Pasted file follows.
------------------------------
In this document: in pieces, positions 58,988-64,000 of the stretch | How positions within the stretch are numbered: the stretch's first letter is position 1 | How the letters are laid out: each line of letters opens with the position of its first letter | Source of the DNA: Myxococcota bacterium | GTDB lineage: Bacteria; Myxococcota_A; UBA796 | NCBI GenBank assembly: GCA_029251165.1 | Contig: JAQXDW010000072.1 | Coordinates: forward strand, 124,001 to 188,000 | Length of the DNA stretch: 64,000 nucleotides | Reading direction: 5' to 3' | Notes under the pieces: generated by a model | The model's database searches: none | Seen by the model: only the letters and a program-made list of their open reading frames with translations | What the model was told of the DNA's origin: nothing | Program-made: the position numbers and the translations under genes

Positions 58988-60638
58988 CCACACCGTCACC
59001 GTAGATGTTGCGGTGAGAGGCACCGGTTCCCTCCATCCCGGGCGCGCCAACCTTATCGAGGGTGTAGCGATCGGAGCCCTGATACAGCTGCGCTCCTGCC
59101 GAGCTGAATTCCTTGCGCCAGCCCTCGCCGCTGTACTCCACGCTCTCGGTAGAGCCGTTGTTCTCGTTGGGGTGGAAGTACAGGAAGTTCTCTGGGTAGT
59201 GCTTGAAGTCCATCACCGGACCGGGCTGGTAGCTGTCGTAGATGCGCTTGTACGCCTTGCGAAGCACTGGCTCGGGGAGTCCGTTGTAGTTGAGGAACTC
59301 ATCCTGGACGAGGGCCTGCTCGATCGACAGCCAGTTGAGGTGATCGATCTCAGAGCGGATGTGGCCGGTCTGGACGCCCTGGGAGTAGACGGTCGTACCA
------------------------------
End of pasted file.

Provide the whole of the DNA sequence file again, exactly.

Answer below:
In this document: in pieces, positions 58,988-64,000 of the stretch | How positions within the stretch are numbered: the stretch's first letter is position 1 | How the letters are laid out: each line of letters opens with the position of its first letter | Source of the DNA: Myxococcota bacterium | GTDB lineage: Bacteria; Myxococcota_A; UBA796 | NCBI GenBank assembly: GCA_029251165.1 | Contig: JAQXDW010000072.1 | Coordinates: forward strand, 124,001 to 188,000 | Length of the DNA stretch: 64,000 nucleotides | Reading direction: 5' to 3' | Notes under the pieces: generated by a model | The model's database searches: none | Seen by the model: only the letters and a program-made list of their open reading frames with translations | What the model was told of the DNA's origin: nothing | Program-made: the position numbers and the translations under genes

Positions 58988-60638
58988 CCACACCGTCACC
59001 GTAGATGTTGCGGTGAGAGGCACCGGTTCCCTCCATCCCGGGCGCGCCAACCTTATCGAGGGTGTAGCGATCGGAGCCCTGATACAGCTGCGCTCCTGCC
59101 GAGCTGAATTCCTTGCGCCAGCCCTCGCCGCTGTACTCCACGCTCTCGGTAGAGCCGTTGTTCTCGTTGGGGTGGAAGTACAGGAAGTTCTCTGGGTAGT
59201 GCTTGAAGTCCATCACCGGACCGGGCTGGTAGCTGTCGTAGATGCGCTTGTACGCCTTGCGAAGCACTGGCTCGGGGAGTCCGTTGTAGTTGAGGAACTC
59301 ATCCTGGACGAGGGCCTGCTCGATCGACAGCCAGTTGAGGTGATCGATCTCAGAGCGGATGTGGCCGGTCTGGACGCCCTGGGAGTAGACGGTCGTACCA